[Equipment] Bringing in the harvest

This year’s Nampo saw the introduction of new harvesting equipment designed for both large farms and small-scale operators.

[Equipment] Bringing in the harvest
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1. Challenger 520C Harvester 
Powered by an AGCO Sisu Power 8,4-litre engine rated at 234kW, the Challenger 520C has a fourspeed hydrostatic transmission. The Advanced Harvesting System rotor performs four major functions- feeding, threshing, separation and discharge – all via a single rotor, improving the quality of the harvested crop, reducing losses and lowering operating costs, without the augers, drives, gears and discharge rotors of conventional combines.

2. Case IH WD 1203
This self-propelled windrower is powered by a 4,5-litre turbocharged and intercooled fourcylinder engine rated at 94kW. The deluxe cab models have dualspeed hydrostatic transmission and achieve a road speed of 26,5km/h. Of particular interest to South African operators is the radiator screen cleaning system. A rotary vacuum wand cleans the entire screen, removing dust and debris to ensure efficient engine cooling, vital in dusty local conditions.

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3. BP Implements 175 Combine BP 
The basic 175 can be fitted with a singlerow, a 2 x 0,9m row, or a 1,5m dry bean or sunflower header. The lightweight but sturdy construction makes it ideal for South African conditions. Capacity: up to 4t/h at speeds from 4km/h to 8km/h with a tractor of 35kW to 60kW, depending on field conditions.

4. Honey Bee Grain Beltheader
This 11m grain belt straight-cut header manufactured by the Honey Bee Company of Frontier, Canada, is designed to move the crop smoothly to the feeder housing, greatly improving harvesting efficiency. Cutter height is claimed to be the lowest in the industry and the header has excellent flotation and ground-hugging ability.

READ MORE: Nampo harevst Day gallery

Lateral and vertical leaf spring suspension allows the header to float independently of the combine’s OEM accumulator flotation system. The 1 067mm wide ‘Raptor’ drapers are made of heavy-duty, long-lasting rubberised polyester with fibreglass reinforced slats and tie-bar connectors to guarantee a long life.

5. Standen Pearson QM Potato Harvester
Eqstra Holdings has added the British-built Standen Pearson potato equipment to its agricultural portfolio. The Quality Master (QM) potato harvester is simple, and easy to operate and maintain. It is shorter than many other similar machines and therefore highly manoeuvrable. Weighing only about 3,5t, it can be handled by tractors as small as 50kW. The simple but highly effective Galaxy star cleaning system uses less power than axial rollers and delivers high-quality, damagefree produce suitable for processors and supermarkets.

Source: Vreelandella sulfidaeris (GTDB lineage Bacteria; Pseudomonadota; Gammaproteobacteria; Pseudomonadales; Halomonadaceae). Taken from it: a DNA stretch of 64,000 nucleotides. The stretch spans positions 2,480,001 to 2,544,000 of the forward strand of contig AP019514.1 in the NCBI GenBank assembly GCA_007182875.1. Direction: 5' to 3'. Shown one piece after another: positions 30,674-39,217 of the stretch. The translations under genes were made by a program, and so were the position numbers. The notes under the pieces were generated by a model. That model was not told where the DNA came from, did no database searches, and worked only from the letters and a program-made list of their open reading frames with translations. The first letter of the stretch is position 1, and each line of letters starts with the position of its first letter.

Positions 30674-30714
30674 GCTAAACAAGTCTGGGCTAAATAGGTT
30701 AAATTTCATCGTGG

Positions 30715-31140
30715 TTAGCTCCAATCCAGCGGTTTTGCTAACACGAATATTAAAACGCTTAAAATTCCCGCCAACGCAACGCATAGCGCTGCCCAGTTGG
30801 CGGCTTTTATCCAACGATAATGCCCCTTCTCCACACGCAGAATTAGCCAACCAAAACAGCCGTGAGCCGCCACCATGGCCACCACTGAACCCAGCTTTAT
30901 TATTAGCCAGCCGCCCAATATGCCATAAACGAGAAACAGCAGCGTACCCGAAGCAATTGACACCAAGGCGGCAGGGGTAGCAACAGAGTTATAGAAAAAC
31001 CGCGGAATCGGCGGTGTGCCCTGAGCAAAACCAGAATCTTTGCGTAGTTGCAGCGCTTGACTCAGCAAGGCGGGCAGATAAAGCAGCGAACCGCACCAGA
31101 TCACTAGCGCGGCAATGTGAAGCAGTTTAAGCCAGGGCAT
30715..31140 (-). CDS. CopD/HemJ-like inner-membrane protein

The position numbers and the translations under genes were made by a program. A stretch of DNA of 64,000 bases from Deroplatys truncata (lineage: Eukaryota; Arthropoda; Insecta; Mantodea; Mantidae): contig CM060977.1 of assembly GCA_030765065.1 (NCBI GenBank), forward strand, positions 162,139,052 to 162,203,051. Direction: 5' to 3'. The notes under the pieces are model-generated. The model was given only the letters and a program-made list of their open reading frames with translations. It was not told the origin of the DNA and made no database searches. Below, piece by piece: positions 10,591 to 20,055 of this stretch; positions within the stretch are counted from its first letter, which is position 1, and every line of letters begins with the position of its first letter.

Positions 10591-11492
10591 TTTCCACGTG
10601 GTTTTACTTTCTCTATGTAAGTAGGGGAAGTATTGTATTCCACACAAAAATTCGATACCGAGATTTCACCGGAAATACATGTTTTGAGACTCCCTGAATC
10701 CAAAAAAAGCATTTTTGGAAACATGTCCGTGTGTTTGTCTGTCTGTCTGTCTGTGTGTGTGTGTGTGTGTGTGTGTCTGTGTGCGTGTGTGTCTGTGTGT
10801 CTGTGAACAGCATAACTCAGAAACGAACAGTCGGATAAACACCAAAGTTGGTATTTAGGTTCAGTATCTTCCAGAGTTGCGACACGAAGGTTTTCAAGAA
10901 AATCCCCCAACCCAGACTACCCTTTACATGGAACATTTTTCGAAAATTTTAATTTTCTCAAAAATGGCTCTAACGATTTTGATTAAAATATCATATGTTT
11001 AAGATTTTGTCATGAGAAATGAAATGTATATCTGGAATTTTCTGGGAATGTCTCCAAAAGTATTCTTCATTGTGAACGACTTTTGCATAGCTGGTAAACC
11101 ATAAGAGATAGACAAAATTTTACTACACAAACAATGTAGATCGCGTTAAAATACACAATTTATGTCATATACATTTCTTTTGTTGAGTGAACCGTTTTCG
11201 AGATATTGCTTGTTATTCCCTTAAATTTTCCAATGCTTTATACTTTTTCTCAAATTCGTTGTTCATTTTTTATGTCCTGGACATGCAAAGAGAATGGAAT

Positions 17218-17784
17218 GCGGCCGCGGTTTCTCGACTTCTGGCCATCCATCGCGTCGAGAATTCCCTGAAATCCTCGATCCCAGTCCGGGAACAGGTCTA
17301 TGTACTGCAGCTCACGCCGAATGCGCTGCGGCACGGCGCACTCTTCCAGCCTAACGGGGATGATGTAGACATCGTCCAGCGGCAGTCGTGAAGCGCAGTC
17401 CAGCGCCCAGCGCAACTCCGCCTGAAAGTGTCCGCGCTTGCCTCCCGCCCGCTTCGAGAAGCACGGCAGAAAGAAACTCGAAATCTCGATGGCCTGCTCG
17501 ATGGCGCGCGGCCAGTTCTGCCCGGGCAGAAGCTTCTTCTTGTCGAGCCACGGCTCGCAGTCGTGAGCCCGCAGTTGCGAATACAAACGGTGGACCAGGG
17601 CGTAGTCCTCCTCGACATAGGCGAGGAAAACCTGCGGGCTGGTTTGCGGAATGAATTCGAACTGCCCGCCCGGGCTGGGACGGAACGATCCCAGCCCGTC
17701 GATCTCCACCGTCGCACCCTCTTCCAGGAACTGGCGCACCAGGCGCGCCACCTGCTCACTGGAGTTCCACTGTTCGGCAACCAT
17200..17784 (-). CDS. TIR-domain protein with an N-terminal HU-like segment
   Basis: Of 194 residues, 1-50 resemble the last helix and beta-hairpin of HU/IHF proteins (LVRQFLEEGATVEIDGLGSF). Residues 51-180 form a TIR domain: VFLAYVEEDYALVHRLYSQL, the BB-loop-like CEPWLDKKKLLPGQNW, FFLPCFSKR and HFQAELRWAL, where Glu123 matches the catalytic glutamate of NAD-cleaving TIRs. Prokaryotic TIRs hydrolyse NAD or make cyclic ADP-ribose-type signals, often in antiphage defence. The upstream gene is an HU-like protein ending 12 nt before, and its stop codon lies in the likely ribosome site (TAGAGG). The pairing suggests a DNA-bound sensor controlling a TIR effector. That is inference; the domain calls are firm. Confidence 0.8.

6. Agromaster two-row double-sieve potato harvester
Two sieves driven by the tractor PTO separate the potatoes from the soil and leave them on the surface of the ground. The segmented harvesting blade penetrates as deep as 250mm.

Omnia’s plot combine
Omnia’s research and development division has imported the Wintersteiger AG test plot combine from Austria as part of its research programme. The modular system makes it suitable for all harvesting conditions and the dimensions and low weight ensure easy transportation.

The combine has a multifunction lever for all driving and harvesting functions and power steering and a hydrostatic drive train. The wide range of bagging and sampling methods, in addition to the automatic weighing system with moisture measurement, can be adjusted to suit requirements.

New Holland shows off ‘the works’
At Nampo, the 558mm rotors used in the New Holland CR9080 and 9090 combines were configured with all the available options. The model was also equipped with the latest innovation – the dynamic feed roll and stone-protection system. New Holland invented the Twin Rotor concept more than 35 years ago and has been refining the technology ever since to offer farmers combines with increasing capacity and improved grain and straw quality.

The rotor vanes can be adjusted to either accelerate or slow down the crop flow, regulating the time available to thresh and separate the grain. To accommodate a variety of crops, it is easy to change concaves and separation grates. Options range from very fine wire for small grains to round bar concaves for maize and soya beans.

The opened-up display of the CR rotor (above) demonstrates the flexibility of the concept. The Twin Rotors can be customised by changing the rasp bars, agitation pins and separating wedges for excellent threshing and separation, whatever the conditions in the crop.